The crew change was by the calendar, the total of each year's trips was split so that each road's crews worked the same proportion of train miles as their employers owned route miles. The Lehigh Valley and Pennsylvania - PennCentral miles were probably included in the Central Railroad company of New Jersey's proportion. The Lehigh Valley Brotherhoods did not demand to be included in the Aldine Plan, and the PRR Brotherhoods lost their suit to be included. When there had been more than 2 round trips, the equipment was split in a similar way. In 1962, the 3rd trip often used CNJ cars and Trainmaster locomotives.
JimBoylan
 
Posts: 3119
Joined: Mon Apr 12, 2004 2:33 pm

Re: Eastbound Crusader

Postby John Johnstone » Tue Sep 21, 2010 10:25 am

The morning RDC's would serve a continental breakfast and the return home would serve liquor.
John Johnstone
 
Posts: 83
Joined: Mon May 05, 2008 2:42 pm
Location: Philadelphia

Re: Eastbound Crusader

Postby RDGTRANSMUSEUM » Thu Sep 23, 2010 7:34 am

on the subject of power or equipment usage,the reading and cnj always used a milage agreement.
visit us at : readingtransportationmuseum.org
RDGTRANSMUSEUM
 
Posts: 356
Joined: Fri Jan 25, 2008 8:34 pm
Location: reading,pa

Re: Eastbound Crusader

Postby NellieBly » Thu Jun 16, 2011 10:19 am

I rode the "Wall Street" (the later train) from Newark to Reading Terminal twice in 1979 and 1980, while I was working at USRA. I made frequent business trips from WAS to PHL to visit Conrail, and twice I left Conrail's Six Penn Center office, caught Amtrak to Newark, and came back on the "Wall Street". I remember three RDCs, and I remember well the small dining area with stools and tables and, yes, cocktails in the afternnon. I also remember the train did quite a bit of business at Jenkintown. There seemed to be a lot of Bucks County to New York commuters on those trains.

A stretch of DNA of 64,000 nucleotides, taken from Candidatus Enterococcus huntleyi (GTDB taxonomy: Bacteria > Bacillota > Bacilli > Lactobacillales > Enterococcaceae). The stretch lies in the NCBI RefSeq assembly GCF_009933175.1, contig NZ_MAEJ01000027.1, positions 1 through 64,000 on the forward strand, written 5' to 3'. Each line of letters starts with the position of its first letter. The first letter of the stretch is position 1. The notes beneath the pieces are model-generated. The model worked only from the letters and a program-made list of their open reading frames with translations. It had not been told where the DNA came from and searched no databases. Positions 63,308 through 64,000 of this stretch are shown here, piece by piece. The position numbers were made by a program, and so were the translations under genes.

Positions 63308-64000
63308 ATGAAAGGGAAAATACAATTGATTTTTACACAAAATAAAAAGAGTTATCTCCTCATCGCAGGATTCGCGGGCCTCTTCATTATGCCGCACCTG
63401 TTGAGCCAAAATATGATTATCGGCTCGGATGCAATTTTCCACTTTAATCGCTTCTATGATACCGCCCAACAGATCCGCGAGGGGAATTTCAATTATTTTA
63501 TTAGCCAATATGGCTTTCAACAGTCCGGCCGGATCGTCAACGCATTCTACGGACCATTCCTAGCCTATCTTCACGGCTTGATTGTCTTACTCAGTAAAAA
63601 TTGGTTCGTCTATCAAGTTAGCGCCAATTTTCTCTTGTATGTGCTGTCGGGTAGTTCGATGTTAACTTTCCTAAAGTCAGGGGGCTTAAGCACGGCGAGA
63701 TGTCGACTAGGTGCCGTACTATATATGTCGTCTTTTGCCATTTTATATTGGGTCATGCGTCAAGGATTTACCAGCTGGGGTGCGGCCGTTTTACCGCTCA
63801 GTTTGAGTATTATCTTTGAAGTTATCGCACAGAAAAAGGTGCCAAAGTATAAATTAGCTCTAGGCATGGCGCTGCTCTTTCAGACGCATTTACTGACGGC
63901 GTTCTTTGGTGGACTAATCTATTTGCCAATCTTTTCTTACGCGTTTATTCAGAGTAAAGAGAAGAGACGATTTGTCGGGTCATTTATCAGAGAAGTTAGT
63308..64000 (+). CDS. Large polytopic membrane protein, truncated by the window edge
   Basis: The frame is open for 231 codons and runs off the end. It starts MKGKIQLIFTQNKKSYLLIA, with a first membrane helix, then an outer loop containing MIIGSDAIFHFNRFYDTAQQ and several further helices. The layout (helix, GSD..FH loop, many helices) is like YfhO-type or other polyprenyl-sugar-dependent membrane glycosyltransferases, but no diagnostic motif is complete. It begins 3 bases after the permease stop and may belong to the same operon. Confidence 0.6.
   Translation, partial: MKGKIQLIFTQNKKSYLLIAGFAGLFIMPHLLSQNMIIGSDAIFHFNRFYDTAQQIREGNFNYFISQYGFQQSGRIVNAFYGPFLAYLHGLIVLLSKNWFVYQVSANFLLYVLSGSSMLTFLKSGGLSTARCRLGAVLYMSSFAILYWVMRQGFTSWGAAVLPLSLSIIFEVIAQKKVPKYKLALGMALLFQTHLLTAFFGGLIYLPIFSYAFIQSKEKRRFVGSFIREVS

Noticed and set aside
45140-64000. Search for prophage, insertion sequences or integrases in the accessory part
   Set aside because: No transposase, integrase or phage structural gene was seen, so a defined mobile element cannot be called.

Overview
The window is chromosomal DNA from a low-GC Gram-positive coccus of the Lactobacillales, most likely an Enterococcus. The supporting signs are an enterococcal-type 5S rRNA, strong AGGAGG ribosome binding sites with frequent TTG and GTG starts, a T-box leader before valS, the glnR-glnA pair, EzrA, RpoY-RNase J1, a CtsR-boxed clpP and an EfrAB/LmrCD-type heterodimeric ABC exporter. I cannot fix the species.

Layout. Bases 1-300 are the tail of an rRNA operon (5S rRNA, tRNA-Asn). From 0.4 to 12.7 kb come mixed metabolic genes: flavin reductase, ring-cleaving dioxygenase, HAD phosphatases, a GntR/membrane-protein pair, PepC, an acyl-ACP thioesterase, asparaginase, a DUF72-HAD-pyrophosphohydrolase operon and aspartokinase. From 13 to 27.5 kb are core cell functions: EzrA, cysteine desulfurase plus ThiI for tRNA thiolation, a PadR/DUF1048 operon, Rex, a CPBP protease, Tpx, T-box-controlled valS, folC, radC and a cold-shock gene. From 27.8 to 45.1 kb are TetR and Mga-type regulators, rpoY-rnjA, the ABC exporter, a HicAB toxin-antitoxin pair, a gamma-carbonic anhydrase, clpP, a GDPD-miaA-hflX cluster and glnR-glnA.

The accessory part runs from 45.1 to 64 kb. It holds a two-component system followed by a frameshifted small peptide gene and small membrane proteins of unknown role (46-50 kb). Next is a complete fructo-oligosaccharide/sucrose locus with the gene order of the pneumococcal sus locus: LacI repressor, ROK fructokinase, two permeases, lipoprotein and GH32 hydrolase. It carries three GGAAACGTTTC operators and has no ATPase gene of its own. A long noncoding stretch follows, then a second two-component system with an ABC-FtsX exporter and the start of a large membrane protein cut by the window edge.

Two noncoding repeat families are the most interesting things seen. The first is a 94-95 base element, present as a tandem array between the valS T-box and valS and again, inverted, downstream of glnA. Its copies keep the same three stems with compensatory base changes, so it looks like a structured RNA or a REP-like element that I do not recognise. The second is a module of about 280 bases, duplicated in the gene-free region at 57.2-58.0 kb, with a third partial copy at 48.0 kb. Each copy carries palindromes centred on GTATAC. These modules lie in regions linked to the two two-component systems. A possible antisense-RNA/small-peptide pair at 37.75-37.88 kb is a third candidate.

I remember the ride being quite fast through New Jersey. The New York Branch was still double track at that point, and the diamonds at Bound Brook were still intact, and the move from CNJ to RDG was fairly fast as well.

In 1988, I rode one of the trips run for the infamous Tri-State NRHS convention, and everything had changed. We departed the NJT Bound Brook station by backing up and then inching through a new connection to the Port Reading Secondary, from which we turned onto the (now single track) New York Branch at Manville. The only new mileage on that trip (to Reading and return over the LV) was the New York Short Line from CP "Nesh" to Wayne Junction. It was fun to use the "low grade" line rather than the Blue Line Connector (which was still shown with that name on the Conrail track chart).
Randy Resor, aka "NellieBly" passed away on November 1, 2013. We honor his memory and his devotion to railroading at railroad.net.
NellieBly
 
Posts: 1427
Joined: Fri Mar 12, 2004 9:14 am
Location: NEC

Re: Eastbound Crusader

Postby kilroy » Fri Jun 17, 2011 1:26 pm

Some photos of the last morning and afternoon runs of the Crusader and Wall Street.

http://www.rrpicturearchives.net/archiveThumbs.aspx?id=62268
Why do we drive on parkways and park in driveways?
User avatar
kilroy
 
Posts: 840
Joined: Sat Mar 20, 2004 9:51 am
Location: Central Jersey

PreviousNext

Return to Central Railroad Company of New Jersey

Who is online

Users browsing this forum: No registered users and 2 guests